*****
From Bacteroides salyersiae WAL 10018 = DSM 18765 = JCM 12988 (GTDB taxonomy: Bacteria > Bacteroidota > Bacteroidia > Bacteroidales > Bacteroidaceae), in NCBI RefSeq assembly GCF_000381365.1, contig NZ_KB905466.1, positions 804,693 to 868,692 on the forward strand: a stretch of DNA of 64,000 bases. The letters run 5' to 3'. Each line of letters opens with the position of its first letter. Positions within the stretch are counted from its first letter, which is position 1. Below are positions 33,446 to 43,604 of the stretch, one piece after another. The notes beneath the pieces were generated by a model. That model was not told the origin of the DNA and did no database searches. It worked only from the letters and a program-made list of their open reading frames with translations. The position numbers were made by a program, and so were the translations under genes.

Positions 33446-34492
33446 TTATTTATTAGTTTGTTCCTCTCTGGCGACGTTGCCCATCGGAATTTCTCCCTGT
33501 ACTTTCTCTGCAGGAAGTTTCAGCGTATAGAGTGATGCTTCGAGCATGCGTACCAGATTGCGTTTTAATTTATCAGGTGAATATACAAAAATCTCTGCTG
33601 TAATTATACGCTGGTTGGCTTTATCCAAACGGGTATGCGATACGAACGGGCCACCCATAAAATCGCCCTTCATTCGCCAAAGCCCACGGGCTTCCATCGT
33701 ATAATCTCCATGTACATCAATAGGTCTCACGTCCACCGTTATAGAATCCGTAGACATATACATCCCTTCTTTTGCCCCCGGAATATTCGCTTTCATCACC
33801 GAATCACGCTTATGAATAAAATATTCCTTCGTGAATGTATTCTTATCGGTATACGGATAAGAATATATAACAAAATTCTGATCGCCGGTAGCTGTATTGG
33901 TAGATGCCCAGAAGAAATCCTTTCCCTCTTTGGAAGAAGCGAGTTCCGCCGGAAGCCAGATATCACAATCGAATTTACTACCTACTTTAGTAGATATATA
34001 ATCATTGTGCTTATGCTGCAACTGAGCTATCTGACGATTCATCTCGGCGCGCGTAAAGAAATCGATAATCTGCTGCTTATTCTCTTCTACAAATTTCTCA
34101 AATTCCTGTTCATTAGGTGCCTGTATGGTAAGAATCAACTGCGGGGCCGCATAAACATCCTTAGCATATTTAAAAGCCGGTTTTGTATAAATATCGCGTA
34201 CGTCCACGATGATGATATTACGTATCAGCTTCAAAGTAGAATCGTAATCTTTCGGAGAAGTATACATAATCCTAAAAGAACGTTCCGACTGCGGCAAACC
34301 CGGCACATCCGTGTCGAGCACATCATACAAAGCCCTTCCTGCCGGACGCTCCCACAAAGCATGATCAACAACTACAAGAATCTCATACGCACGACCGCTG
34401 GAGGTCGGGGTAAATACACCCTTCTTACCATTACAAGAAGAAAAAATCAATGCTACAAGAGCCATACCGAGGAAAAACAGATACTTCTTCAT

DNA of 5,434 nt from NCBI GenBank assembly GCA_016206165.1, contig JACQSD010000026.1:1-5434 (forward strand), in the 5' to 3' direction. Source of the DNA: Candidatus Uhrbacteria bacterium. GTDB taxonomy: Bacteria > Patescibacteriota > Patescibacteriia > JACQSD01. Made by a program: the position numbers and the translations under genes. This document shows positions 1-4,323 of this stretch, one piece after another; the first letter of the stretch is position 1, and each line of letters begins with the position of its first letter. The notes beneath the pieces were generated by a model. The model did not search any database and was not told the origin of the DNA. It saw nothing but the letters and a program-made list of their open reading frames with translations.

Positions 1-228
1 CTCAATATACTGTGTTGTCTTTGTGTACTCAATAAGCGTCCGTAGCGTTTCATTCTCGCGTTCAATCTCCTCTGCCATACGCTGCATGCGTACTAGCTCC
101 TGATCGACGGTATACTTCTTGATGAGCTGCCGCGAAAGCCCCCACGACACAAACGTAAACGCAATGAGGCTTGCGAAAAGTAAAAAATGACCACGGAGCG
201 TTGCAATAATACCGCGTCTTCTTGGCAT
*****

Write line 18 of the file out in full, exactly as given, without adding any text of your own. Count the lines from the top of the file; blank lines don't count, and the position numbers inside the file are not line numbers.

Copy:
201 TTGCAATAATACCGCGTCTTCTTGGCAT